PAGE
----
However, low-calorie or no-calorie sugar substitutes can be an easy way to cut carbohydrate and caloric intake. And food companies have introduced low-sugar desserts such as ice cream and candy bars, aimed straight at the waistlines and wallets of people with diabetes.
- Equal: Found in blue packets; contains dextrose, maltodextrin, and aspartame; aspartame was approved by the Food and Drug Administration (FDA) in 1981
- NutraSweet: Found in white packets with a red swirl; contains aspartame
- Splenda: Found in yellow packets; contains a sweetener called sucralose, which was FDA-approved in 1998
- Sweet'N Low: Found in pink packets; contains saccharine and has been on the market since 1957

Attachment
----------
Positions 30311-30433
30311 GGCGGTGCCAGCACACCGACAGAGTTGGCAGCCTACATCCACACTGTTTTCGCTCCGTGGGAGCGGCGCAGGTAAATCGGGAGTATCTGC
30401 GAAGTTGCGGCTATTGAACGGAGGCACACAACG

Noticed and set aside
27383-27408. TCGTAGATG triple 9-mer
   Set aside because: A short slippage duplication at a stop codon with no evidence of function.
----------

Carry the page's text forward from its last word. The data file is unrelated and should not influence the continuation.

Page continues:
- Stevia: Found in health-food stores; not FDA-approved as a sweetener
Just keep in mind that cooking and baking with some sugar substitutes (some can't be used in high-temperature cooking) can take some experimentation; you may not get the same results in flavor and texture as with sugar.
"There's really no evidence that sweeteners should not be used," said Nadine Uplinger, member of the board of the American Association of Diabetes Educators and director of the Gutman Diabetes Institute at the Albert Einstein Healthcare Network in Philadelphia. "It's really an individual preference."
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